Clayton: I always wanted to make it feel like it was part of the community. So when I was starting the restaurant, I went to lots of people in the community and asked them to make a small investment in the restaurant—even if it was just $10. Because I wanted people in the community to feel like they were a part of it. So if I have 10 friends who are coming in and feeling like owners, and telling 10 of their friends about it, then pretty soon you have a hundred people coming.

E+: So that’s the idea behind the name “Alvin & Friends”— that you had all these “friends” chipping in a little bit to help you start it?

Clayton: That’s part of it, but also I’ve found the best meals I ever had in my life were with friends. So I had the concept that when you come in here, it’s like you are coming into my home and you’re among friends. You’ve got my paintings on the wall as if you’re in my house. And I go around to every table and greet every guest.

E+: How did the restaurant fare during the pandemic?

Clayton: Well, we’re still here — and a lot of restaurants aren’t. I think because we’re so community-oriented, it helped us. People wanted to see Alvin & Friends survive. We had to adapt a little bit. I closed for a couple of weeks and added Po Boy sandwiches and other items that could be easily delivered. Also, the city had a program, “Nourish All New Rochelle,” where they bought gift certificates from restaurants and sent them out to the community. That was very helpful in the tough times. Now it feels like we’re pretty close to getting back to normal.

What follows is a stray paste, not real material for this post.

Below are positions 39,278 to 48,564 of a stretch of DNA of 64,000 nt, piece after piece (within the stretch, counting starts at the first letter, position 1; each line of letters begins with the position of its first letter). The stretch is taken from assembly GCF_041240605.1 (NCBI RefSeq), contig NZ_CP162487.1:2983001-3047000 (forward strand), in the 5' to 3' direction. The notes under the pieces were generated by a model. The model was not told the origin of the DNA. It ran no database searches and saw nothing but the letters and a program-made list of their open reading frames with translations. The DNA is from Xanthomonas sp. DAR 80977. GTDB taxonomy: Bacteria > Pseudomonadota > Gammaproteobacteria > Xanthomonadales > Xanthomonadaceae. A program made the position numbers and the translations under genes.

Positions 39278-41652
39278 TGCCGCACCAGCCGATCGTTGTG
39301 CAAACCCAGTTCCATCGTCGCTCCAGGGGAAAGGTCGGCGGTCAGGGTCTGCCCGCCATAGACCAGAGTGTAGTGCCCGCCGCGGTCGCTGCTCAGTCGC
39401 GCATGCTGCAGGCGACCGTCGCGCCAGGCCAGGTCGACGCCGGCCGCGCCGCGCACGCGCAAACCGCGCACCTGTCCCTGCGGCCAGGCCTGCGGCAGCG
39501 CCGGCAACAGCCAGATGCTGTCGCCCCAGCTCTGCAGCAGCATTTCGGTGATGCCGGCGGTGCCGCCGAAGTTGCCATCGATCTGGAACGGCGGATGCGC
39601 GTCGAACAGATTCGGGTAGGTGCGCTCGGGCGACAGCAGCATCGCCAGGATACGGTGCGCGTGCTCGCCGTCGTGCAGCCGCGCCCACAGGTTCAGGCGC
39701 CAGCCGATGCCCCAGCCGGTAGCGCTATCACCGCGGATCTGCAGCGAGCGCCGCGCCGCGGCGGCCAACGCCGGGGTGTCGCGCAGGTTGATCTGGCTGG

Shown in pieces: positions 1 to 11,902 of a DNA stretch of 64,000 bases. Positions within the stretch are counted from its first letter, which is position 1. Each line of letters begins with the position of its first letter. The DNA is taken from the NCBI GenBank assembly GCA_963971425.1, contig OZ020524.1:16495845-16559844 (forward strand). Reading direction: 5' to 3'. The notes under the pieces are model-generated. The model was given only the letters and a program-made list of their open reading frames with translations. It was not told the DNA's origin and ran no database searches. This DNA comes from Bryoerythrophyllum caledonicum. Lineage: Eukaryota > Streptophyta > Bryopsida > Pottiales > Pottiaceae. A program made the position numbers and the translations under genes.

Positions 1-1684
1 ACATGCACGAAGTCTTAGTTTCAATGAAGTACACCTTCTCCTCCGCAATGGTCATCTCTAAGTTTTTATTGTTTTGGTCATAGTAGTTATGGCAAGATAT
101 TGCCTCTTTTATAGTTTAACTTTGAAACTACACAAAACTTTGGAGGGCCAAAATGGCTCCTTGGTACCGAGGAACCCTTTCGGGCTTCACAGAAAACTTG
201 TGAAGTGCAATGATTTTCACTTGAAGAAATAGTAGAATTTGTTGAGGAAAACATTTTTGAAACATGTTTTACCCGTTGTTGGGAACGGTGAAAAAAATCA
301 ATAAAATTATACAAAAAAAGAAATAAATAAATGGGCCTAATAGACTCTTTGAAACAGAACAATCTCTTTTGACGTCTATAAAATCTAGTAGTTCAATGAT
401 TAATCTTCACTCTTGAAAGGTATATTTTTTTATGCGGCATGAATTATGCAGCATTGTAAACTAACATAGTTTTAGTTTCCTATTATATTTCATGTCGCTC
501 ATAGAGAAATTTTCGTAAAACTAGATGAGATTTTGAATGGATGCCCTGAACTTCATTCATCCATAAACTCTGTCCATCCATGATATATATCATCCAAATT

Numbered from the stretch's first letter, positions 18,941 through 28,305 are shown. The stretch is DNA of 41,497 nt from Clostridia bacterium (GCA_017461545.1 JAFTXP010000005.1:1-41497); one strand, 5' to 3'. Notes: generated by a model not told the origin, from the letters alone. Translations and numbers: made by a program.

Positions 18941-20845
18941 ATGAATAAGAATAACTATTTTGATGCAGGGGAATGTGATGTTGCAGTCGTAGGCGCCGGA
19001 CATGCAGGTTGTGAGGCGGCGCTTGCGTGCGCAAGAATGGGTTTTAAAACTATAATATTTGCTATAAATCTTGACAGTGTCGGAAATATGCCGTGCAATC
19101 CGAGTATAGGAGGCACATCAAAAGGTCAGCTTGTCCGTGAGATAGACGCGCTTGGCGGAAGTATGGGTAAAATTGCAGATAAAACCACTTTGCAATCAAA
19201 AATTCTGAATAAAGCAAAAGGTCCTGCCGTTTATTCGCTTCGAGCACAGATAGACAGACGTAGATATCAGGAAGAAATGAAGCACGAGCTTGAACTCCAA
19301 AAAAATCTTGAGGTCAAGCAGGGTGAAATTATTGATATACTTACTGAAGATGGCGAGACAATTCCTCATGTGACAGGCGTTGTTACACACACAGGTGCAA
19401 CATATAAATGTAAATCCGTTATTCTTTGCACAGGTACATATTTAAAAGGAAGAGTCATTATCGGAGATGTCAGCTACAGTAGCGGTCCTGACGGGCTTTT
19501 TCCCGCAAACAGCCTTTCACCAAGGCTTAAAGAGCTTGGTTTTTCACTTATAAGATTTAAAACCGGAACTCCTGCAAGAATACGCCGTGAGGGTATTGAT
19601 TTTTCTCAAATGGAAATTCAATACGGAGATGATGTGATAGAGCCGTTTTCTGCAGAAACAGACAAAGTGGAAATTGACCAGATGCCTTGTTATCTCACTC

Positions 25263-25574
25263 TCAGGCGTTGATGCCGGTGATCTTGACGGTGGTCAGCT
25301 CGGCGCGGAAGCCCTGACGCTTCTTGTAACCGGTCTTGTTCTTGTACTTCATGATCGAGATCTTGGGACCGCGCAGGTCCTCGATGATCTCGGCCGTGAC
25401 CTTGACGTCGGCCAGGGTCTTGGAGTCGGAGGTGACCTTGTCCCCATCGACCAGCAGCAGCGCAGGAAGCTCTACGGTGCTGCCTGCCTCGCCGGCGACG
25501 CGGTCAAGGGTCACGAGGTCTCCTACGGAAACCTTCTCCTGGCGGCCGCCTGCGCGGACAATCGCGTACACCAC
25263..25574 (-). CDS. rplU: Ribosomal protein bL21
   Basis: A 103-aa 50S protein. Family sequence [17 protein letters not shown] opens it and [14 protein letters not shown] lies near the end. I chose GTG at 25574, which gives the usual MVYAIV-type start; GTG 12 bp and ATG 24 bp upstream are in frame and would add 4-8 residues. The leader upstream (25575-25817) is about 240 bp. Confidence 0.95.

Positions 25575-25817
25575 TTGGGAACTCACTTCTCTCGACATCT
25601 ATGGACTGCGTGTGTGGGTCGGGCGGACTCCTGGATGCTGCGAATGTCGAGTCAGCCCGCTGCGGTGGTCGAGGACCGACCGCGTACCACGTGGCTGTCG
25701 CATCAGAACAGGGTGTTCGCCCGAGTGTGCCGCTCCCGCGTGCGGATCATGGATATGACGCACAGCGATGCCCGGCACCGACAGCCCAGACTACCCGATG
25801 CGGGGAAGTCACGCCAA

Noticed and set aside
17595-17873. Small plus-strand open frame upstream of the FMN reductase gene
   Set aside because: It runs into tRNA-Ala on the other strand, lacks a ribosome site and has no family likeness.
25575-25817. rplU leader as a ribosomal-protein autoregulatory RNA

E+: Is your family involved in the restaurant?

Clayton: My wife Gwen is very involved, and has been since she helped open the restaurant with me. She handles events, paperwork, and basically runs things and makes sure everything gets done. My three kids have all helped out at the restaurant at various times, but I think they’ve seen what a struggle it can be to run a restaurant and they’ve chosen to do other things. They’re all pursuing creative endeavors of their own.

E+: You mentioned growing up in Trinidad. What was that like?

Clayton: I lived in Trinidad until I was 14. It was a great childhood. My brothers and our friends roamed the orange orchards and mango fields. And we had the ocean close by, and waterfalls. Then my mom moved to Washington DC and that’s where I spent my teenage years.

E+: Was it tough, coming to a strange country as a 14-year-old?

Clayton: It was a culture shock. The early teenage years are a difficult time anyway—but it’s even harder if you talk differently from everybody else, and your values are different. Fortunately, my mother got me into a Catholic private school, and I felt pretty safe there. And I played soccer well enough to get a college scholarship. I got a degree in psychology and thought maybe I’d teach. But I had a friend who did some modeling and he encouraged me to give it a try.

E+: How’d you break into the modeling business?